I recently had a big market in Stellenbosch and when I tell people I drove down all the way from Johannesburg, they're generally shocked and horrified.

Why would anyone choose to drive when you can fly?

Well the truth is, I find flying incredibly stressful. Yes of course you save so much time and money flying, but for some reason it just doesn't feel like a break that way. 

When I was little, every December we'd travel to the Eastern Cape to visit my grandparents for Christmas. Perhaps I learned to associate long drives with holidays. 

My father would always make sure we travelled the full distance in one day with hardly any stops. I vowed I'd never do that when I was in charge of my own holidays.

I like to stop when I see something interesting, or follow signs that look like they'll lead to magical places.

The freedom of being in charge of your own path is exhilarating.

I drive until I'm tired, and then find somewhere to spend the night.

I love the creepy little towns and the charming way people have used throwaway items in creative ways to add character to dry, dusty places.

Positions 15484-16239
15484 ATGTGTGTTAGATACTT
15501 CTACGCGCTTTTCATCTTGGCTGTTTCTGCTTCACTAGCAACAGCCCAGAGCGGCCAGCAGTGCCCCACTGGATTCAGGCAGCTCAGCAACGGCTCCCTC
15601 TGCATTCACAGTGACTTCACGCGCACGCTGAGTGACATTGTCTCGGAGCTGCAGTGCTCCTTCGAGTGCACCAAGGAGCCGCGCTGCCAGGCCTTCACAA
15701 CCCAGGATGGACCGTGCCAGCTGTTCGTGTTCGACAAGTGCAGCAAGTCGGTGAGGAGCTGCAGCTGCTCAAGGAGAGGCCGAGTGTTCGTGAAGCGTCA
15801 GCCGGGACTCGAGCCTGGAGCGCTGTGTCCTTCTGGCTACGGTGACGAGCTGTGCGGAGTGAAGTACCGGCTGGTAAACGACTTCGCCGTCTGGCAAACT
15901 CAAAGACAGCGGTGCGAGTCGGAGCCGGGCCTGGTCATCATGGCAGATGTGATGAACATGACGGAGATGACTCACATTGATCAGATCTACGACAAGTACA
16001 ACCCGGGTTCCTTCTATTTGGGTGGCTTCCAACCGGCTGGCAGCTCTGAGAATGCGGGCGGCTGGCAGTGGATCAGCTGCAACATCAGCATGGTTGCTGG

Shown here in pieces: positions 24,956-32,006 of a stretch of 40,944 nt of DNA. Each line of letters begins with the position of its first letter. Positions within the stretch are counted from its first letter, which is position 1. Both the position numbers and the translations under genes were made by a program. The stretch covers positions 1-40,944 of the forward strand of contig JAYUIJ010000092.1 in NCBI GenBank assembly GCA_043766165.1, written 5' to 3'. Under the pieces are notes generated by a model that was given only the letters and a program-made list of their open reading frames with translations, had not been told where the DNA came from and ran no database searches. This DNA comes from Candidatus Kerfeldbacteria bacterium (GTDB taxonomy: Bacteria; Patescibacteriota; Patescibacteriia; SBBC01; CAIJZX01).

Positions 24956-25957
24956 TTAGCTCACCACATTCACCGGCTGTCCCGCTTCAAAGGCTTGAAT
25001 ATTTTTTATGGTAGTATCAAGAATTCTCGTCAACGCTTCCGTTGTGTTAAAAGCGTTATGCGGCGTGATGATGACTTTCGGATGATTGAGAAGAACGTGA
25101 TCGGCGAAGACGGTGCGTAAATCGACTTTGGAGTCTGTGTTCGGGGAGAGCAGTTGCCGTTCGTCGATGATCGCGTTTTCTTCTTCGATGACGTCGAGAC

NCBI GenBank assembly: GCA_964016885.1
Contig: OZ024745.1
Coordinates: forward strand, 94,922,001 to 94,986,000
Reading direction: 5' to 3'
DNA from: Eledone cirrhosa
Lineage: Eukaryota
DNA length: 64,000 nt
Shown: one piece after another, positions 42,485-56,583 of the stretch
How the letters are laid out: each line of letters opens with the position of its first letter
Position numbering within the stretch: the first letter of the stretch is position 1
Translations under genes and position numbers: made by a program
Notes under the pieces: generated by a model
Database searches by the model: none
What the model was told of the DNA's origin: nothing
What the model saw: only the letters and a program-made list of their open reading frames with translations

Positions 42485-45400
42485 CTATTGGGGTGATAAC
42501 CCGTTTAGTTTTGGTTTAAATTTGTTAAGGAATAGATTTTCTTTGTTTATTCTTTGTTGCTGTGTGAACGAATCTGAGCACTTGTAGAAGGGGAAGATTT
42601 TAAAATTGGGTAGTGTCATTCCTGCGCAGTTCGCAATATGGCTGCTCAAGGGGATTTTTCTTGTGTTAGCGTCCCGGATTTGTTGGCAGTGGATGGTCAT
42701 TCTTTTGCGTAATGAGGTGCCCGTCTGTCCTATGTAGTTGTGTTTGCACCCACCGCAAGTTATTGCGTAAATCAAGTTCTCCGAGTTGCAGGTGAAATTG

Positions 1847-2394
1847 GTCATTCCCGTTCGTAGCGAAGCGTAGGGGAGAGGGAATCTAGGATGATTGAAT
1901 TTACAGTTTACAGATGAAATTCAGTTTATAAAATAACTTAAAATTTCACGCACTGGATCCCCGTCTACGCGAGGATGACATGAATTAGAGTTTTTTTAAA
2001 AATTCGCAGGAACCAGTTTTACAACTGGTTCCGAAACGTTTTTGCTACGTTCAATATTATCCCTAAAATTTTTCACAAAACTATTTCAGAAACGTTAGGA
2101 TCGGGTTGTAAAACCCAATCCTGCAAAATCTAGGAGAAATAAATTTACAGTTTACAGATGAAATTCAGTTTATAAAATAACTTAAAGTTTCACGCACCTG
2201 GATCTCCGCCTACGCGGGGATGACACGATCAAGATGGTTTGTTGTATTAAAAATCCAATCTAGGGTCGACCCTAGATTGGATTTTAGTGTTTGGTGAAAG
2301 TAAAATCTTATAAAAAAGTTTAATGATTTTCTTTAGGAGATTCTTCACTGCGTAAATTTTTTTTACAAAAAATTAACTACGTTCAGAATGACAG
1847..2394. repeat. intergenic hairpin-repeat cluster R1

I love finding out-of-the-way guesthouses, and chatting to the hosts about their lives and how they ended up where they were. And more often than not, they have lovely pets that make the place feel like home.

So while I was travelling for work, it's so much nicer to pack the car with everything I'd need for the market and clear my head on the road, rather than battle with coordinating couriers, flights and stock.

I get to explore our majestic country a little bit, and it's a grand experience!

Vegan Survival Tactics at a Market November 16, 2018 00:00

It's really difficult to find vegan food at markets. Although more and more options are popping up, when you're there for a full week, there definitely isn't enough variety to make lunch interesting.